Regulation, though often overlooked, is one of the most important ways in which policy is made. It is a key tool used to pursue societal goals from economic well-being to improving health, safety, and the environment. To fully understand regulation and its effects on all of us, the insights of multiple disciplines; including economics, law, political science, public policy and public administration, are needed. We also need interaction between researchers and practitioners.
Enter Jerry Ellig.
Not only did Jerry publish various books, reports, and academic papers across multiple disciplines, but he also worked in various government positions, testified before Congress and federal agencies, wrote popular op-eds, and did so much more to bridge the gap between his ideas and real-world policymaking to solve problems for both today and tomorrow.
Jerry was a wonderful colleague, brilliant scholar, generous mentor, and dear friend. His friendly and upbeat personality endeared him to all who were fortunate to meet him. We hope you will join us as we reflect on the positive difference he made in the lives of so many people.
A Collection of Jerry's Contributions
In the United States, the express purpose of regulation is, according to a 1993 executive order, to "protect or improve the health and safety of the public, the environment, or the well-being of the American people." However well-intentioned, all human action carries with it the potential for secondary, sometimes negative, consequences. In the case of regulation, these consequences may cause harm- by exacerbating poverty, increasing opportunity inequality, raising prices, or reducing economic growth.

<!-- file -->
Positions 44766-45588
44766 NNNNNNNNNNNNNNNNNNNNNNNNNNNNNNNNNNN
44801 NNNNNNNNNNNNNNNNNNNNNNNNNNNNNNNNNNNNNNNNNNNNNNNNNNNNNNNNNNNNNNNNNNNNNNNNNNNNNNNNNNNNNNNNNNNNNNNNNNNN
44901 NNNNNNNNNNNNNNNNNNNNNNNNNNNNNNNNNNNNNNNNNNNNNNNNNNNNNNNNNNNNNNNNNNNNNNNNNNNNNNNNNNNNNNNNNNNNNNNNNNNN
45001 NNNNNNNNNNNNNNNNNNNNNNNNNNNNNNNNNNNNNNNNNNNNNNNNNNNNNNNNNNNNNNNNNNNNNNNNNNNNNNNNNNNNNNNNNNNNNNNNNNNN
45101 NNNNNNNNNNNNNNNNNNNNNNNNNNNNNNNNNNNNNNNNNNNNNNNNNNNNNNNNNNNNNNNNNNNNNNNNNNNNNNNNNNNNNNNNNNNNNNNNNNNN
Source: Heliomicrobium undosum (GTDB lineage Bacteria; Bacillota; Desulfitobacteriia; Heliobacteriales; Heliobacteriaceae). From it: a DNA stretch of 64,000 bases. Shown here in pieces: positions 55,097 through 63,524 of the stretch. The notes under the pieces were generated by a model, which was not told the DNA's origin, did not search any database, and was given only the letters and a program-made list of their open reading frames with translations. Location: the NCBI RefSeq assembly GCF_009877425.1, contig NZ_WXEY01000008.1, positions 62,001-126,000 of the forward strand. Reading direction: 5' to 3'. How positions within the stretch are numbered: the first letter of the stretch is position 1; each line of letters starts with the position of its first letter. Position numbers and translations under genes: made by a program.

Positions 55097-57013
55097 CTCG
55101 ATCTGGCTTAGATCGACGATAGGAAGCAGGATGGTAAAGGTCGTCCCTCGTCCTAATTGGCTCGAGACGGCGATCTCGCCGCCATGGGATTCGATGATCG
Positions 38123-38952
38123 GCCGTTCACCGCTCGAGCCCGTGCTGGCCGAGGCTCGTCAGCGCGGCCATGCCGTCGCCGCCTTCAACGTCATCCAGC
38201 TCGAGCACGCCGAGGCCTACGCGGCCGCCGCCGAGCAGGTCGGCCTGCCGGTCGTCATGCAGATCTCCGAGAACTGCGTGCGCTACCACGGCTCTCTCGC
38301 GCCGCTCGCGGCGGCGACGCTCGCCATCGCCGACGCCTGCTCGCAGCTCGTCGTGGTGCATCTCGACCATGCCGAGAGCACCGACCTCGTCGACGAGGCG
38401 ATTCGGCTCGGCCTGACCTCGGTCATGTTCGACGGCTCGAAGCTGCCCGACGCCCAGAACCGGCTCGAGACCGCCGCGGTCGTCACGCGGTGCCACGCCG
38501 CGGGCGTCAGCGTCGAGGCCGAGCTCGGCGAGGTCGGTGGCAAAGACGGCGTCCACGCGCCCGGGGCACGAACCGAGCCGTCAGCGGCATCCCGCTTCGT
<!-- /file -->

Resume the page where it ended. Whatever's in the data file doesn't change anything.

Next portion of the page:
The late Jerry Ellig-economist, teacher and writer- argued that before imposing regulations on individuals and their activities, policymakers must conduct the kind of economic analysis that can deliver rational regulation. This process requires asking: How significant is the problem the regulation seeks to address? What is the root cause of the problem? Are there alternative ways to address the cause, and how effective might they be? What are the benefits and costs to society of each alternative?
These are the questions Ellig sought to answer-whether conducting research at the George Washington University Regulatory Studies Center, serving as chief economist at the Federal Communications Commission, delivering testimony at a congressional hearing, or teaching students at the Mercatus Center at George Mason University. As this memorial collection shows, improvements in the regulatory process can foster the life- enhancing innovation and dynamic competition on which future prosperity depends.